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Into Durham’s waiting arms

Look baby, when we first met, you thought you saw something in me. Something I didn’t even see in myself. You called it “potential.” I thought you must have made a mistake. Heck, mistakes happen all the time. But you showed me a snapshot of a life far different from mine, and I thought, why not? You made me dream of unfamiliar sights, sounds I had never heard, memories I could almost touch if I closed my eyes and reached out. You promised me small wonders in the form of education and experiences that I could neatly place on the shelves of my heart and mind, wonders that would guide me through life. I started to believe you. Luckily, I was filled with a constant desire for something other than the present, an unbearable wistfulness. You cast your spell and my soul soared.

But the thing is, the human spirit is very fickle?—?it lights up when we are overtaken by child-like delight, by curiosity or wonder, and can dim just as quickly if we lose sight of ourselves. I started to see changes in myself. I had to give up a lot just to keep afloat. I tried to keep my dreams and passions alive?—?the dreams and passions that made me who I was. I promised to eventually get back on track. Yet as days came and went, the dreams and passions accumulated dust as “tomorrow” became “next week, ” which eventually became “maybe next year.” My convictions slowly turned into open-ended questions. I knew what I wanted from life. I thought I knew what I wanted. Did I know what I wanted?

Baby, you made me lose grip of my very essence?—?who I was at my core and how I thought life ought to be. Two years in, I realized that the picture you once showed me was only a half-truth. I knew it wouldn’t be all butterflies and walks in the Gardens. I knew we’d have to compromise to make it work; I expected the long hours and stress and questions and fights. But I didn’t realize quite how toxic your environment?—?this relationship?—?would be.

Duke, in some regards, you made me a better person. You opened my eyes to a world of research and knowledge and progress. You gave me the opportunity to discover places like Greece and Serbia?—?places that I had only dreamt of. You introduced me to brilliant scholars and lifelong friends. But you also made me question my self-worth and the worth of my aspirations. See, for a long time, I felt like I did not quite belong. The pressures to live up to a certain image were overwhelming. I wanted to find myself through trial and mistake. You wanted success, both personal and academic. I felt pressure to rip my self up just to keep your image whole.

I needed an escape. Durham was that shoulder I could always lean on. As soon as I stepped outside campus, I realized that life was not Duke. I understood that life should not be a constant emotional roller-coaster. So although I will miss some aspects of you, Duke, my heart will ache for Durham and all my experiences outside campus walls. I’ll miss the amazing people I met and the beautiful city that welcomed me. I will miss North Carolina sunsets and listening to B 93.9 Country FM while driving with my windows down. I will miss sweet tea and sweeter locals. The Pauli Murray murals around town, and going to shows at Cat’s Cradle with fantastic friends. The taste of an El Steamo at Fullsteam and chatting with Cameron the bartender after a long and hectic week and the respite of a Sheytoon from Cocoa Cinnamon while trudging through piles of work. The laughter of kids playing as Christophe and I pick out veggies at the farmer’s market bright and early on Saturday mornings. The dogs I walk at the shelter and the committed team that keeps it running. The morning light show, as the sunrise reflects off windows in the warehouse district, and the afternoon pick-me-ups while making conversation with people in line for King’s.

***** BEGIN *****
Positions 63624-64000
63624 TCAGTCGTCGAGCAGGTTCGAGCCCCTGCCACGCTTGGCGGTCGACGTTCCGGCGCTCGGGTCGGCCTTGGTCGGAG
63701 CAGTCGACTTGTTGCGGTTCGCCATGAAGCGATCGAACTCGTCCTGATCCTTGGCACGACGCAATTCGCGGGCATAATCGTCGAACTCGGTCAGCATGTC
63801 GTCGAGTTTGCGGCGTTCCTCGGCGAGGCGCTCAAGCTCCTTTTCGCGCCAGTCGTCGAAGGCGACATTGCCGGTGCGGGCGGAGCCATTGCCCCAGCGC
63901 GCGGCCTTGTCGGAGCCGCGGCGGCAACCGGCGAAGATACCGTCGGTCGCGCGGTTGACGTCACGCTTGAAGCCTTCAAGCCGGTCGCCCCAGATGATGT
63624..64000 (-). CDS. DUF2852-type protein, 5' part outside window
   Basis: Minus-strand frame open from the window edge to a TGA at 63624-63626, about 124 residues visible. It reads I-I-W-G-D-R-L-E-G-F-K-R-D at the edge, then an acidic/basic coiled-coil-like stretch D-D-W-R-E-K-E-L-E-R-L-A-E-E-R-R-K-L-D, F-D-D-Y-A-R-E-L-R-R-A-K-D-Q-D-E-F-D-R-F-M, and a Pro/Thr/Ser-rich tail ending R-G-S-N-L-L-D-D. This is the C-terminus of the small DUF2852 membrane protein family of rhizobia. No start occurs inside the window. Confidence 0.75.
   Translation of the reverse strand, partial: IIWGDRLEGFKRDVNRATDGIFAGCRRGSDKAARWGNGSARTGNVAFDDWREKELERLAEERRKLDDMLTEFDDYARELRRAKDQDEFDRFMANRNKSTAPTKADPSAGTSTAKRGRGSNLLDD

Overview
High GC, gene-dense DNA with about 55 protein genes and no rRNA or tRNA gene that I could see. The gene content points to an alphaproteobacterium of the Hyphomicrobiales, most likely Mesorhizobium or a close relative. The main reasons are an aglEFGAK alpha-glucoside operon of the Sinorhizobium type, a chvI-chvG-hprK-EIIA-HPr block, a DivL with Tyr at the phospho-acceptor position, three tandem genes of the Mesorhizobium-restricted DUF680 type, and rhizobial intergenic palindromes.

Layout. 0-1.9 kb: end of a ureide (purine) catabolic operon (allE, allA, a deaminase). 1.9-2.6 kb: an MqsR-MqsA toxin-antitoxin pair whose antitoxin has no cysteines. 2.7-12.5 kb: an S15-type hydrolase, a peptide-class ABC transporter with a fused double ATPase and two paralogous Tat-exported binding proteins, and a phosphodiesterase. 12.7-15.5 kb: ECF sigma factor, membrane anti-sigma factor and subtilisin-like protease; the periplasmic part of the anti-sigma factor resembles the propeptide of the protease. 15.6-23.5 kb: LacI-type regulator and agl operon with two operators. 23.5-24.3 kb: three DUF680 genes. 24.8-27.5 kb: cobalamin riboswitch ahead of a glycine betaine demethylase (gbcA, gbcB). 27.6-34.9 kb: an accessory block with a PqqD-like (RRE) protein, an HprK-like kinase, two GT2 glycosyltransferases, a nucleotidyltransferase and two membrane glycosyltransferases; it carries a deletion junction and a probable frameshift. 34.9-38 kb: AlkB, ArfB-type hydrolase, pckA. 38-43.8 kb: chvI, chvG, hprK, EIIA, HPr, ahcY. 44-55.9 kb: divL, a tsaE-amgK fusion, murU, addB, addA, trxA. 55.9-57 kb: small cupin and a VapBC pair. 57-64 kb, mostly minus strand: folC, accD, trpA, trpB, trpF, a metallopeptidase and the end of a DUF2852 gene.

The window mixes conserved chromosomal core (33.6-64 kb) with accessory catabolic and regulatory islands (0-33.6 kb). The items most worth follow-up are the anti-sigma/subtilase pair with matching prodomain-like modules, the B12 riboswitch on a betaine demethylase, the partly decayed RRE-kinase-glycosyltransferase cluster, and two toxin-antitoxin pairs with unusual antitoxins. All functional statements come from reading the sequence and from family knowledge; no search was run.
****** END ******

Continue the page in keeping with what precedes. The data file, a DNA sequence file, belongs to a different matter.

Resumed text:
Living in Durham changed me in ways I could never have even anticipated. It started to heal the wounds you made, Duke. It was a release from you. I thought I moved here for you, Duke, because I needed you. But I realize now that it was Durham that I needed. A small city with a tight-knit community where strangers eventually become acquaintances who eventually become friends. A city where art thrives and people care deeply about causes, and each other.

So it is with a heavy heart that I leave this city and the incredible family I have made for a new adventure. I cannot thank y’all for everything you have done?—?perhaps without my even knowing it. But that unbearable wistfulness for something other is tugging at my heartstrings.

Despite your efforts to convince me otherwise, Duke, I have no plans and no idea where life will take me?—?and I am okay with that. Because if there is even the slightest of chances it turns out to be anything like Durham, then baby, that is a risk I am willing to take.

Sophia Durand is a Trinity senior and former managing editor of The Chronicle. She would like to thank her family 7004.6 miles away, her surrogate family at the Chronicle (V.107 through 110 and especially Chronphoto) and the amazing friends she has met over the last four years at Duke, in Durham and beyond, who have kept her from walking into manholes and moving cars. She promises to start wearing her glasses and will actively try to be less clumsy.


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